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Peebles Maps Road to the Big Bang

by Louise Good

Jim Peebles
Jim Peebles

Pioneering cosmologist and the Albert Einstein Professor of Science Emeritus at Princeton University P. J. E. (Jim) Peebles delivered a UH Distinguished Lecture, "Discovering the Big Bang," at the Campus Center Ballroom on November 15.

"Science is a series of successive approximations," stated Peebles. In his talk, he recounted some of the steps, or approximations, that have led to our current model of the Universe: It began with the Big Bang about 13.7 billion years ago, and is now made up mostly of dark matter, which we can't see, and "dark energy," which is the force causing the Universe to expand at an ever-increasing rate. Since the 1960s, Peebles has played a significant role in developing this model.

In 1912, Vesto Slipher was the first to measure the shift of spectral lines of what we now know are galaxies. This Doppler effect applied to light is known as the redshift, since as objects recede from us, the wavelengths of the light they emit become longer. In the 1920s, Edwin Hubble used these measurements as well as other observations to prove that the Universe was more than just the Milky Way galaxy—that the so-called "nebulae" were actually other galaxies. He formulated what is now called Hubble's law: the velocities at which galaxies move away are proportional to their distance from the observer.

Georges Lemaître, a Belgian Roman Catholic priest, was the first to propose what later became known as the Big Bang theory in papers published in 1927–1933. His ideas were theoretical, based on mathematics rather than observations, and because he published his papers in obscure journals, it took many years before his ideas became well-known.

In 1948 George Gamow and Ralph Alpher first predicted the existence of the cosmic microwave background (CMB), a faint glow of radio emission from the hot Big Bang. In the 1960s, Peebles was part of a group headed by his Princeton colleague Robert Dicke that set out to measure the CMB. What they discovered was that Arno Penzias and Robert Wilson at nearby Bell Laboratories had already found the CMB inadvertently while doing other experiments. Penzias and Wilson were experimenting with a very sensitive horn-shaped antenna built to detect radio waves bounced off satellites. To measure faint radio waves, they had to eliminate all recognizable interference from their receiver. After they removed all other interference, they found an ever-present noise that was evenly spread over the sky. A meeting between the Bell Labs and Princeton groups determined that this was indeed the CMB.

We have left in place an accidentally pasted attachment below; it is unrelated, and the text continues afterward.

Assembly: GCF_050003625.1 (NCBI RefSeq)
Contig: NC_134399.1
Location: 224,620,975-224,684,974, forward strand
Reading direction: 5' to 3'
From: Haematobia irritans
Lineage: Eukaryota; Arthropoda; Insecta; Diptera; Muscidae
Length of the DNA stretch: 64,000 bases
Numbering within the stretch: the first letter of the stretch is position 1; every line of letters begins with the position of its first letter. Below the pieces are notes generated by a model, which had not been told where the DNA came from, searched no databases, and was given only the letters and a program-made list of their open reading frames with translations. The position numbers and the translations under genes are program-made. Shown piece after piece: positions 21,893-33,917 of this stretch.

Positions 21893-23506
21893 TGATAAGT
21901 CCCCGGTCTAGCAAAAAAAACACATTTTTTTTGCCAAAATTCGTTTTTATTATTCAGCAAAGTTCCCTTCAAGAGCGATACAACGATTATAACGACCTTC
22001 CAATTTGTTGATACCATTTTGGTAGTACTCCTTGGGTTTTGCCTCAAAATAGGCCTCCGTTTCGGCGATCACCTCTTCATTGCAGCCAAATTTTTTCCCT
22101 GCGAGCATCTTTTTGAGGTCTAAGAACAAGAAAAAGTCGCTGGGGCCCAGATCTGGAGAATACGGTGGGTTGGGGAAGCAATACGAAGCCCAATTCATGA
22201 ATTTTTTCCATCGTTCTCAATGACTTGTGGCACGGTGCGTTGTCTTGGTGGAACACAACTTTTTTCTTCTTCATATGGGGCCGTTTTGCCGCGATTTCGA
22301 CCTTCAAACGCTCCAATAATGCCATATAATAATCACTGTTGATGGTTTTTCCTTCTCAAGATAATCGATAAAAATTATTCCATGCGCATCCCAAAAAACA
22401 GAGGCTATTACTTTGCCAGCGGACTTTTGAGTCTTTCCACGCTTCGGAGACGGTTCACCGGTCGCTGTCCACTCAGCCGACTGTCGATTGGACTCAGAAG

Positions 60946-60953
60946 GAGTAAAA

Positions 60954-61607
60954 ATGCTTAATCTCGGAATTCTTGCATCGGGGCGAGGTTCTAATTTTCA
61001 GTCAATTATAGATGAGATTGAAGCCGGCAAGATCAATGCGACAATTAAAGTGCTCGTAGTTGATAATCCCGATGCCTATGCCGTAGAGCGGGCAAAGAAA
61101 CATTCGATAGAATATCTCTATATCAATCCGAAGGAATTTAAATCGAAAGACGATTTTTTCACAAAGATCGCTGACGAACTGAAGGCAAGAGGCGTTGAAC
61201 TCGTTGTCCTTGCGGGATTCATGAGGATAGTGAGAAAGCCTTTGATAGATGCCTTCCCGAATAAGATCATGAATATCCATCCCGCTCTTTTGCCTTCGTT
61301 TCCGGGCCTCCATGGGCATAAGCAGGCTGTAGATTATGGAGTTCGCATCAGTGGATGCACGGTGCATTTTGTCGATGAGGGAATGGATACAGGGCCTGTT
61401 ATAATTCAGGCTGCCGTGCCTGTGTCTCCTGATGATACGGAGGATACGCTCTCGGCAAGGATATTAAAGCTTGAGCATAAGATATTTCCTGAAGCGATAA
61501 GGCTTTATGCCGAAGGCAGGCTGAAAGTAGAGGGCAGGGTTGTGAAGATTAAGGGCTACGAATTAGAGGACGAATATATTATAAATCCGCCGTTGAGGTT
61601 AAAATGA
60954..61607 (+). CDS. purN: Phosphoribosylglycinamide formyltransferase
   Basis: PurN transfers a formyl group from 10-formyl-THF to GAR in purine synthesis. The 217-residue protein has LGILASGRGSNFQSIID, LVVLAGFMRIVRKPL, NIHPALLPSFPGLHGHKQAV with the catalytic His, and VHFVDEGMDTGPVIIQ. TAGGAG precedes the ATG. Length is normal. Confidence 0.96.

The CMB has since been measured with greater precision by the satellites Cosmic Background Explorer (COBE), launched in 1989, and the Wilkinson Microwave Anisotropy Probe (WMAP), launched in 2001. Peebles praised the head of the COBE team, John Mather, for his courage in dedicating many years of his career to this one project, because had it failed, his career would have also failed. Fortunately, COBE successfully mapped the CMB, thereby providing definitive evidence of the Big Bang, and Mather shared the 2006 Nobel Prize in physics.

Fritz Zwicky was the first to deduce the existence of what we now call "dark matter" in 1933. He applied the virial theorem—a way of estimating the total mass of an object such as a group of galaxies from the movement of its individual members—to obtain evidence of unseen mass in the Coma cluster of galaxies and to explain why the galaxies remain in the cluster.

Peebles concluded his history of modern cosmology by discussing dark energy, a force that explains why the Universe appears to be expanding at an accelerating rate and accounts for over 70 percent of the total mass-energy of the Universe.

During this visit to Hawaii, Peebles also gave an IfA colloquium entitled "Galaxy Formation: Successes and Challenges for the Standard Cosmology." He asked his fellow scientists if the standard Big Bang cosmology is an adequate model for "observational astronomy of the 21st century, or only the simplest approximation we can get away with at the present level of the evidence?" Clearly, Jim Peebles is not finished building a model that approximates the Universe.